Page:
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Mississippi man comes back to life after being declared dead: Was a mistake made by the coroner who pronounced him dead?

  • Yes there was

    Yes there was a huge mistake on the coroner's part. The blame actually goes further back to the doctors at the hospital also. They should have checked him out for a faint heartbeat. They should have used ice because this will always bring someone back to life in that type of situation.

  • He did make a mistake, but I can't really blame him

    I think he did make a mistake, but since he is no doctor, you can guess where he went wrong.

    In pretty much most of the US, coroners don't require medical degrees. The coroner in this case, Dexter Howard, checked the patient's pulse and pronounced him dead. I am not really sure if that is what you're supposed to do because I don't find this the proper technique. So this is where he probably made a mistake.

    Howard believed that the man's defibrillator, which was implanted beneath the his skin on his chest, caused his heart to beat again. I am no expert, so I don't know if this is true. Howard had no problem calling this a miracle, and I have to admit; it does seem like a miracle, but that is a different case.

    Simply put, yes; he did make a mistake. With that being said, keep in mind that he is no doctor; he does not know how to check to make sure he died.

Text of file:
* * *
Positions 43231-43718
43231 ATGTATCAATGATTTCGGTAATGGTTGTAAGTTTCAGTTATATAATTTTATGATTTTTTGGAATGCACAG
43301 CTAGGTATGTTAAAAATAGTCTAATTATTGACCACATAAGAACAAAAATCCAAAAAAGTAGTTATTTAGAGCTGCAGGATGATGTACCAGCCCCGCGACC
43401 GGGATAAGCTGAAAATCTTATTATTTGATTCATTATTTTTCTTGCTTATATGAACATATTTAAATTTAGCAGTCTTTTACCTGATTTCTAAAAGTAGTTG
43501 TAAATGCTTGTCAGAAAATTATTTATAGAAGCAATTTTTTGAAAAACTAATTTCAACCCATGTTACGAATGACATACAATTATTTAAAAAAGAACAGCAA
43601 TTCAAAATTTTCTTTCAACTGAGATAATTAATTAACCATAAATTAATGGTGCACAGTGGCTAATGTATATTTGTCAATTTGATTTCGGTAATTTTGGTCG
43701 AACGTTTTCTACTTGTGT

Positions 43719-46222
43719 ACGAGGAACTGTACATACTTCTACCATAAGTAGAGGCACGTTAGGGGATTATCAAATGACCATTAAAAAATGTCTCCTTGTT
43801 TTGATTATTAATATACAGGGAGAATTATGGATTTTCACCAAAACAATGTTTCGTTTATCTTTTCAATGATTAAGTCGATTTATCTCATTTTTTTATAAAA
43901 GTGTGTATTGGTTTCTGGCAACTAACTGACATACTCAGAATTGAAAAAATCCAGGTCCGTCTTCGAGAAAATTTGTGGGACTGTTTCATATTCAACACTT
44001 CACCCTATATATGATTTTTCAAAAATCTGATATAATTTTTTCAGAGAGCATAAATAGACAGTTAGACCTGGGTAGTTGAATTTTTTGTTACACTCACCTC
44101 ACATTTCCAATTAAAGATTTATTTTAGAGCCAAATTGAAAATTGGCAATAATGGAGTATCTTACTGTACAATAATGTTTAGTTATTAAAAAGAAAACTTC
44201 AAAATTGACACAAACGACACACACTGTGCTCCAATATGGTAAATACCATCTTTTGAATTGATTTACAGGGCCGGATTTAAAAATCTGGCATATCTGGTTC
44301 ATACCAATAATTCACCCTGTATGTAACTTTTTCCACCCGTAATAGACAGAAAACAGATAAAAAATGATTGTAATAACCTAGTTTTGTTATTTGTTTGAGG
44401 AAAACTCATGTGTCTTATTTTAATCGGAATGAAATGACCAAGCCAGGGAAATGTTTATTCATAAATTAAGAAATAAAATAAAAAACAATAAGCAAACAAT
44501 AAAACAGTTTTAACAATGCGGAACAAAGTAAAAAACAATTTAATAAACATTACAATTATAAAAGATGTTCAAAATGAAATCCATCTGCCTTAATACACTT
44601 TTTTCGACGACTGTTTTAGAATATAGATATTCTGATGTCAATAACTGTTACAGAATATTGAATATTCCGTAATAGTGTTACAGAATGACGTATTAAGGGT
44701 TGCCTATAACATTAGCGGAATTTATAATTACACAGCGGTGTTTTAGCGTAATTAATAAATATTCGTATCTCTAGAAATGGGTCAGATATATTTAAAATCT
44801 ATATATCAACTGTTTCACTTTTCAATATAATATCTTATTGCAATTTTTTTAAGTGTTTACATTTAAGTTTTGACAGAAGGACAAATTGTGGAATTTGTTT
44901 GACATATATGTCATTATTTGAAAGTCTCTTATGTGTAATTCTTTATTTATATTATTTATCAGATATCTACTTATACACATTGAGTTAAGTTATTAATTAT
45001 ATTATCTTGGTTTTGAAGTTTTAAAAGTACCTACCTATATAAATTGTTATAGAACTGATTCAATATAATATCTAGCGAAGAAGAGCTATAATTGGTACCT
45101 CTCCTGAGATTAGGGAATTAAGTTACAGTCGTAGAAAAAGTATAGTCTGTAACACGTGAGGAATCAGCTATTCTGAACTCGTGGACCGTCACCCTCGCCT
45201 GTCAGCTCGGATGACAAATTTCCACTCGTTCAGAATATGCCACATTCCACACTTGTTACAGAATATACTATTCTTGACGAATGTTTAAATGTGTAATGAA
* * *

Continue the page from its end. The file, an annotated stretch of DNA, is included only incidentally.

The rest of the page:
• Yes, the coroner made a mistake

    If the man was declared dead, but he's still alive, then obviously the coroner made a mistake. There's no other rational explanation. What's the alternative -- that he was magically restored to life? No, in this life we have to stick to science and facts. No dead man comes back to life.

  • Yes this is possible

    The recent event that took place down in Mississippi indeed may be possible on what took place. It is indeed possible that the corner in this small town down in Mississippi in the United States of America could have made a mistake. These mistakes take place time to time across places.

  • He did make a mistake, but I can't really blame him

    I think he did make a mistake, but since he is no doctor, you can guess where he went wrong.

    In pretty much most of the US, coroners don't require medical degrees. The coroner in this case, Dexter Howard, checked the patient's pulse and pronounced him dead. I am not really sure if that is what you're supposed to do because I don't find this the proper technique. So this is where he probably made a mistake.

    Howard believed that the man's defibrillator, which was implanted beneath the his skin on his chest, caused his heart to beat again. I am no expert, so I don't know if this is true. Howard had no problem calling this a miracle, and I have to admit; it does seem like a miracle, but that is a different case.

    Simply put, yes; he did make a mistake. With that being said, keep in mind that he is no doctor; he does not know how to check to make sure he died.

  • Miracle of Life

    Holmes County (Miss.) Coroner Dexter Howard pronounced Walter Williams dead at around 9 p.m. The move came after a hospice nurse declared him dead as well and then she called the coroner. An implanted defibrillator, put beneath Williams' skin, supposedly jumpstarted his heart. Still, it's a miracle that the brain didn't suffer a lot of damage from lacking oxygen for at least several minutes. Embalmers were about to start the embalming process when Williams came back to life within the body bag. His resurrection came just in time, apparently.


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